DIY- XESC Adapter [ATtiny Version]


Introduction: DIY- XESC Adapter [ATtiny Version]

About: Mechatronics Engineer . Hopeless Realist

Back in October 2013, I made an Arduino based adapter that allows unidirectional aeroplane ESCs to work with surface/pistol radios for RC cars and boats. I've already detailed on what the adapter is and how it works or even why it is needed, check out the Ver.1 instructables.

I used a ATmega8 microcontroller in that adapter and honestly, that by itself was the size of an average ESC, I couldn't really put it anywhere conveniently on my car due to space constraints and weight concerns (If I can cut down on 5g, believe me, I will).

Last week I fried that adapter that was using the ATmega8 and so I decided optimize it by replacing the Mega8 with an ATtiny45. It's a pretty straight forward switch from the Mega to Tiny, the only difference is in the code, It uses the Servo8Bit library for the Tiny45.

I ran my car on more than 12 packs over the course of two weeks and I haven’t noticed any problems, no run-away car, nothing. The new adapter works like it should, hassle-free! However, if someone builds one and experiences problems, I’d be happy to help you guys out.

NOTE: The only electronic component used in the adapter is an ATtiny microcontroller, it’s not supposed to heat up even after hours or continuous usage. If you do feel the adapter dissipating heat, there has to be something wrong with it; please stop using it immediately and double-check all connections. The ATtiny45/85 set to 8MHz clock frequency is rated to run on an optimum 5V (Typical BEC voltage of most ESCs), anything significantly less or more may affect the performance of the microcontroller.

Step 1: Schematic

Step 2: Etch-free PCB for SoIC Package

I used an 8-pin SoIC package, so I needed a PCB. DIPs should be easier to solder and not need a PCB.

This article on how to soldering SoIC devices by hand should get you started.

Step 3: Programming the ATtiny45

Temporarily tack on wires to the SPI pins (MOSI, MISO, SCL, RST, GND, VCC) so you can program it.

I used a USBasp programmer to upload the code to the Tiny45. You can also use an Uno or Mega to program it, here's how.

Before you burn the code, select ATtiny45 (Internal 8MHz clock) from Tools > Boards

It's important that you select the 8MHz clock, because the Serv8Bit library is limited work at to 8MHz.

Download Arduino code.

Step 4: Soldering the Servo Connectors

Be very careful while soldering the servo connectors, make sure you don’t have any accidental solder bridges between pins, run a sharp blade in between pins just in case. Looks a bit ugly, but it works!

Double check connections after you're done, test it and wrap it in heat shrink insulation tube.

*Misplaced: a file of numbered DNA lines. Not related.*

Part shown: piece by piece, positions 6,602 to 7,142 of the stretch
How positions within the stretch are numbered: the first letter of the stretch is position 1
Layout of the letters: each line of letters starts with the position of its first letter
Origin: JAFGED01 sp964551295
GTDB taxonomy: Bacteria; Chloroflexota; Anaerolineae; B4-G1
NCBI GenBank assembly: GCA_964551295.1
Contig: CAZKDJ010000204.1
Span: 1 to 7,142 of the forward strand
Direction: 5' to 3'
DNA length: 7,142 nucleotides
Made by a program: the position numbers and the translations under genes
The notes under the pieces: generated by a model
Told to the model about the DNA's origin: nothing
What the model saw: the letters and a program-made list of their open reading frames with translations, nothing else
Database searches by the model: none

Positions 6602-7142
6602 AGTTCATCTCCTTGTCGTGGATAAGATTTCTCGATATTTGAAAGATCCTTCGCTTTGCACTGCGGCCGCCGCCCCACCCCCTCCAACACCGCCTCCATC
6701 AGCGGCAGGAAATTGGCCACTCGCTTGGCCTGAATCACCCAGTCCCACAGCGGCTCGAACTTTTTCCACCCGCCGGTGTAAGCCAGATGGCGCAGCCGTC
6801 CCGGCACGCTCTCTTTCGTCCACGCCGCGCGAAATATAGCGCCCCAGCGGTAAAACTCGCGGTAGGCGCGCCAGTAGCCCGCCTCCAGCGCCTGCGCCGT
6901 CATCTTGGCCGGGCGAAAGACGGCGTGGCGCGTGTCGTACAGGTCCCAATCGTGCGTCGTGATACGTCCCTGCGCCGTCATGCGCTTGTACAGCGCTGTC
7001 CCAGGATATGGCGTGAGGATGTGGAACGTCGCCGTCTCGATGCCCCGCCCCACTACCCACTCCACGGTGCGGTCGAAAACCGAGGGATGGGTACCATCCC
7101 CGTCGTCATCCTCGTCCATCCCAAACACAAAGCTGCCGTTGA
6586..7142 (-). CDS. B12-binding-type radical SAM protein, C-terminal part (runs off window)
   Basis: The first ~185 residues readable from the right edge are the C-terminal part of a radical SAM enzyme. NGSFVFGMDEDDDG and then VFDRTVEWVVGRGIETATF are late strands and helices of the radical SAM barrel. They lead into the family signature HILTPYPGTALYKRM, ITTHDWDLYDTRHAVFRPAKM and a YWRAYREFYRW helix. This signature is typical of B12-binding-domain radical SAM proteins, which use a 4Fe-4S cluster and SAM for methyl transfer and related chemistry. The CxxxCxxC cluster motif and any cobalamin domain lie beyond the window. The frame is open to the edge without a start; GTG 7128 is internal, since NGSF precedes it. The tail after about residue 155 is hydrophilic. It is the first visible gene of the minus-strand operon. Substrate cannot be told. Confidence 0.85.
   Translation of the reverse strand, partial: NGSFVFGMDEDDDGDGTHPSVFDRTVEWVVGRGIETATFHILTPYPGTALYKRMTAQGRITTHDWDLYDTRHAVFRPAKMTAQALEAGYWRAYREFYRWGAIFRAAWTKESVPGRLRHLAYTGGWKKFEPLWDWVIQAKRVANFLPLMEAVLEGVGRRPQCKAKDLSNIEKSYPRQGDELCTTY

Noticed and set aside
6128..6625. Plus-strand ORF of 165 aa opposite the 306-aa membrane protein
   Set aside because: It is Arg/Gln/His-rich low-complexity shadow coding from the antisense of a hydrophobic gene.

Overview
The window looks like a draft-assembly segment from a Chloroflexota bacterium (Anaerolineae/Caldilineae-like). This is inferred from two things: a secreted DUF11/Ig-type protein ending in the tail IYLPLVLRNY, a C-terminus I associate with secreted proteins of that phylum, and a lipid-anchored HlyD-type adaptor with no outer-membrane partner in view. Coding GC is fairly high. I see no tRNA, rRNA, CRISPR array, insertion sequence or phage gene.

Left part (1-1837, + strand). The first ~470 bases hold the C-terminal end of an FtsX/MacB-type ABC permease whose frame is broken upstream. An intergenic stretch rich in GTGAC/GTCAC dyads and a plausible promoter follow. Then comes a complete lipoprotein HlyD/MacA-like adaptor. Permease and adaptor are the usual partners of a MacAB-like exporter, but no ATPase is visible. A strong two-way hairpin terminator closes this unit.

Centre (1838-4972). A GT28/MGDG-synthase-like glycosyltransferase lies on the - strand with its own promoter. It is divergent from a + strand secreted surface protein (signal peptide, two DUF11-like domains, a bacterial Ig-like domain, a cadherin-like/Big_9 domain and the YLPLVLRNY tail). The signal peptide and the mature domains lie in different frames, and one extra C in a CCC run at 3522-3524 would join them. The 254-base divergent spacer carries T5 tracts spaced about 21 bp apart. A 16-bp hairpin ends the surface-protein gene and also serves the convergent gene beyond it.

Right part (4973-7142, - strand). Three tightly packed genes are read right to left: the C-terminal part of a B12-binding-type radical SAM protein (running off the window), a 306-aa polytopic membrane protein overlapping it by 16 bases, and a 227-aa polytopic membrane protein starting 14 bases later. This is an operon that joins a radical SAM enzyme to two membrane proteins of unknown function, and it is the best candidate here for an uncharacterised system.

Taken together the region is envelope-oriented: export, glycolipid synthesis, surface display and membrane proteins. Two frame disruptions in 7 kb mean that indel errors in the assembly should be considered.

Visit my blog for the extra bit of story behind this DIY!

Good luck, DIYers!



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12 Discussions

Hello I've tried to verify the code and it's giving an error.... oddly it's not including the servo8bit.h file and instead it's running the code (servo8bit.h) in another tab???? Please help.

9 replies

Did you ever get that sorted?

No I gave up on this project cause I was planning to modify it for some other use (which i realised it is a futile attempt at doing it). I believe the code is for a different IDE (not arduino).

I'm also going to use this for something else; electric longboard. I'm almost positive this is for the Arduino IDE, you can even see the Arduino environment running in the second image of step 3.

I've managed to program the ATTiny45 using an Arduino as an ISP with the code he provided. However, when I plug the programmed Tiny45 to my receiver & ESC, it does nothing. I noticed that there is a folder named Rx_signal_values_CODE, so I uploaded that code to my Arduino which I believe is intended to help debug any issues and print the values that the Tiny45 is generating to the serial monitor. The Tiny45 is spitting out random numbers even when my RC transmitter is not connected.

This is as far as I've gotten but have only been working on this for a couple of days now. I'm still looking into how the 8bit library works etc. So any and all input would be great!

I recently made a couple more for a friend.


Those look very good! I just bought some of those small PCB's too! Thank you for making this and sharing!

You will need to set the tiny 45/85's fuse bits to 8MHz. Refer:

Code was originally written using 1.0.3. Although, I was able to compile and upload using the latest 1.0.6 using Arduino ISP.

I've ensured the Arduino IDE is setup for Tiny45 8MHz Internal. I was initially using Arduino V 1.6.4 but I have downgraded to 1.0.6 and succesfully reprogrammed the Tiny45 But I still have no luck in getting it to work with my ESC.

I plugged my RC receiver into the Arduino and used the RX_signal_values.ino that you included, and I am able to get a reading on my Transmitter's signal via serial monitor. The values are as follow:

999 when applying full brake (trigger is pushed forward all the way)

1500 when in middle position (trigger is in resting position)

2000 when full throttle (trigger is pulled all the way back)

Now that I have a reading on the input side of the Tiny45, how can I get a reading on the output side on Pin 6?

If I remember correctly, the Arduino code folder will contain the .ino file and two other hex files along with it, without which the sketch will not compile.

I believe the Step 1 Schematic image is incorrect; it shows the positive and negative leads of the ESC both going to the same power rail, essentially shorting out.

1 reply

Yup, sorry about that. I will edit it ASAP.